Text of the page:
How can I tell if grilled meat is cooked to a safe temperature?

When grilling, the goal is to cook the meat evenly on the inside, while preventing it from burning on the outside. To view safe cooking temperatures for a variety of meats, be sure to check out this list at To measure your meats, buy an instant-read food temperature, available at most kitchen supply stores.

If you are grilling ground beef (found in hamburgers), it is especially important to cook the meat well -- at an internal temperature of 160 degrees Fahrenheit with no pink in the center. Leaving even the tiniest bit of pink in your hamburger could exposure your family E. coli, a bacterium that is carried naturally in the intestines of cattle. For cuts of meat that remain intact during processing (like steak), E. coli tends to remain on the surface. When the meat is grilled, the high temperature kills the bacteria. However, when beef is ground to make a hamburger, any contamination may be thoroughly mixed into the center of the meat. Thus, if the meat is not fully cooked all the way through, bacteria may not be killed and can be passed along to the person who consumes it.
The best way to make sure meat is grilled to a safe temperature is to use a meat thermometer. Using the meat thermometer makes sure that the internal temperature is high enough to have killed off any unsafe bacteria. Cook all raw beef, pork, lamb and veal steaks, chops, and roasts to a minimum internal temperature of 145° F as measured with a food thermometer before removing meat from the heat source.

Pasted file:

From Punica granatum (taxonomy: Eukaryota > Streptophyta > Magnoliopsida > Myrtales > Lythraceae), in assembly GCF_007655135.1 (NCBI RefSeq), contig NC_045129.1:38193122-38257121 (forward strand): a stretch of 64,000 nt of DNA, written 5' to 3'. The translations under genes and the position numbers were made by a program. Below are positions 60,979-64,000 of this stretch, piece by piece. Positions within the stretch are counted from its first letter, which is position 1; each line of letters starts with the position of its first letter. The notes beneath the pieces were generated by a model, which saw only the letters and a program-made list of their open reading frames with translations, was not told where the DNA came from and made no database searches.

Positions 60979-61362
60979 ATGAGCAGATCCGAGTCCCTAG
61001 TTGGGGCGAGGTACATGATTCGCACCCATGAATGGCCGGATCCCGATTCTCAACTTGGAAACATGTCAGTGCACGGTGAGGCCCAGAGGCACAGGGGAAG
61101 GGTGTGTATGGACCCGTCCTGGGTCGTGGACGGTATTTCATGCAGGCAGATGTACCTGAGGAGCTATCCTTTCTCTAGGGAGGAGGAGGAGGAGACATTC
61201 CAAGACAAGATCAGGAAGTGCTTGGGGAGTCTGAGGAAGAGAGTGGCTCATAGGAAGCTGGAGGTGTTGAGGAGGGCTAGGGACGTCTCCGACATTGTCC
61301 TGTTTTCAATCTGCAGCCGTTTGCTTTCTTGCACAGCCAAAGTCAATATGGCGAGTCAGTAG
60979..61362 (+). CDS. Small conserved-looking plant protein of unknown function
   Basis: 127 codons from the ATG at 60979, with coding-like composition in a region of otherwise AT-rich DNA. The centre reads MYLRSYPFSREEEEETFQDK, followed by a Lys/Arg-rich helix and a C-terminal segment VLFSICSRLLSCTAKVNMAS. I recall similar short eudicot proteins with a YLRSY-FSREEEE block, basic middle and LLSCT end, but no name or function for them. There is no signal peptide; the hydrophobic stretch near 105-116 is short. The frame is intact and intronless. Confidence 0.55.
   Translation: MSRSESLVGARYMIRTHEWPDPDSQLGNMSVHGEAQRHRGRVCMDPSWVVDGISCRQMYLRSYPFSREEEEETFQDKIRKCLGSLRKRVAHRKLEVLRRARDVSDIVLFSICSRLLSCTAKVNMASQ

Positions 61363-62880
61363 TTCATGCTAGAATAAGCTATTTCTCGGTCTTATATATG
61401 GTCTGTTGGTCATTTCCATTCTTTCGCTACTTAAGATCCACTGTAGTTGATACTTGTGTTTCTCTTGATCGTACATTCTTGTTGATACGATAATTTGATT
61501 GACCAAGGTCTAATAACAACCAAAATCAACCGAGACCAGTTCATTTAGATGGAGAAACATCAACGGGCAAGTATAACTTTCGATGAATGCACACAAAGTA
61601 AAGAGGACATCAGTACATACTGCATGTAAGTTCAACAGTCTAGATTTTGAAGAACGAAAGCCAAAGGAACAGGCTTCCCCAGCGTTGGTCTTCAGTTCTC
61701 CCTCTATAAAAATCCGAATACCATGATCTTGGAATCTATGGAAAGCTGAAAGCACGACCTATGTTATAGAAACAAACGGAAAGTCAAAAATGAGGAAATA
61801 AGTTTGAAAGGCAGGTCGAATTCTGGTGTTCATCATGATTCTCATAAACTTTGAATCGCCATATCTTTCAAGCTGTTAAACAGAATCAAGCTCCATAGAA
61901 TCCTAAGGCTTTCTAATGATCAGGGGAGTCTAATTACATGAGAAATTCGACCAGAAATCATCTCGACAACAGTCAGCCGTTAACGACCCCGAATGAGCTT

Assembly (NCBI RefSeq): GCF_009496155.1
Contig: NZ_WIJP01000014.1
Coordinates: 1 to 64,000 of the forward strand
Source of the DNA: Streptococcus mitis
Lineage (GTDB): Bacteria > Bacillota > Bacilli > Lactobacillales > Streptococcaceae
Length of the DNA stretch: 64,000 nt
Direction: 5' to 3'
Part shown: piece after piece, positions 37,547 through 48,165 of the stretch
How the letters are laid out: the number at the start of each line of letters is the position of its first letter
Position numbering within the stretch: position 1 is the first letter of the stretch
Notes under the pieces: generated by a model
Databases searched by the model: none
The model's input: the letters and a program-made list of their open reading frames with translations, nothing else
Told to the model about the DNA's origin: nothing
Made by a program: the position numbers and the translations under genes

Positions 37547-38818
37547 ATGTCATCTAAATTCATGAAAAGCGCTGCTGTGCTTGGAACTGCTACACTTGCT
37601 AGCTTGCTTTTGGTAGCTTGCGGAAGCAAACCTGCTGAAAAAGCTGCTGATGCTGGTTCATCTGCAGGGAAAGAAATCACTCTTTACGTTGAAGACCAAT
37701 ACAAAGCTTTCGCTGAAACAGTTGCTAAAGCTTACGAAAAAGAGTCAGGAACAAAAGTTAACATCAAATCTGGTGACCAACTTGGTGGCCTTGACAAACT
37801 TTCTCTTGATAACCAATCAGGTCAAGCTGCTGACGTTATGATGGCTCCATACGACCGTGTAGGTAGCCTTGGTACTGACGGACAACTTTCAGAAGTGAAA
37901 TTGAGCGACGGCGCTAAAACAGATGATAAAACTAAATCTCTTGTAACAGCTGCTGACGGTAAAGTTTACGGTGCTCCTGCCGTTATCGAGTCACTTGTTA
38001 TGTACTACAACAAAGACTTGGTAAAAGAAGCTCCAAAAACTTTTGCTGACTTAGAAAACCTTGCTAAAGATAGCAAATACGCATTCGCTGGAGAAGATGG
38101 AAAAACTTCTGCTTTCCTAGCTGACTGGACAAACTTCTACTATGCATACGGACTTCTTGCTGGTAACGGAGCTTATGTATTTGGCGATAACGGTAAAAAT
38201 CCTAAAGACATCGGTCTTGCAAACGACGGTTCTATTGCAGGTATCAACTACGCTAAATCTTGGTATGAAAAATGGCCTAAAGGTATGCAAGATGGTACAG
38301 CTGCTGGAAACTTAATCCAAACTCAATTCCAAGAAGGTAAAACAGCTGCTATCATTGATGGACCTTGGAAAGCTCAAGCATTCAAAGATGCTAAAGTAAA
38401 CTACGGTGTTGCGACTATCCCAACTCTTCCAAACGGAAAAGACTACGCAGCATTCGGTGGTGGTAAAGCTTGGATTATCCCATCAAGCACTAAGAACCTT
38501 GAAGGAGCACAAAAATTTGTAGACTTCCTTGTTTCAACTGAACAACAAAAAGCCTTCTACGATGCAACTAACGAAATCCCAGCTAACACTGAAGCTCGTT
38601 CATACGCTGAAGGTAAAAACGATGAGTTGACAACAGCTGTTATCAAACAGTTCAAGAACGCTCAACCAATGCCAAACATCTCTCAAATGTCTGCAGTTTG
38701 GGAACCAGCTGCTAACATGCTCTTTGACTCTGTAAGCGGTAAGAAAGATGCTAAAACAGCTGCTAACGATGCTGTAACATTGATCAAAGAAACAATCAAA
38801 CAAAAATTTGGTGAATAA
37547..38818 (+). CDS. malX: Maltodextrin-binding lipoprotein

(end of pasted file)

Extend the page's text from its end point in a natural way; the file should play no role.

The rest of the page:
For safety and quality, allow meat to rest for at least three minutes before carving or consuming. Cook all raw ground beef, pork, lamb, and veal to an internal temperature of 160° F. Cook all poultry to a safe minimum internal temperature of 165° F. Meat such as hamburgers can turn brown before they reach the safe temperature, so just cutting the meat in the middle and looking at it is not a reliable method.
Using a thermometer can help you determine if grilled meat is cooked to the proper temperature. See this handy, dandy chart for safe, minimum internal temperatures:

Happy grilling!

PS:  Don't forget to grill tons of veggies!
Meat and chicken cooked on a grill often browns very quickly. Use a food thermometer to be sure the food has reached a safe minimum internal temperature to destroy harmful bacteria. USDA recommends cooking all whole cuts of meat to a minimum temperature of 145 degrees F, and then allow the meat to rest for three minutes before carving or consuming. This recommendation applies to beef, pork, veal, and lamb steaks, roasts and chops. Hamburgers made of ground beef should reach 160 degrees F. All poultry should reach a minimum of 165 degrees F.

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Important: This content reflects information from various individuals and organizations and may offer alternative or opposing points of view. It should not be used for medical advice, diagnosis or treatment. As always, you should consult with your healthcare provider about your specific health needs.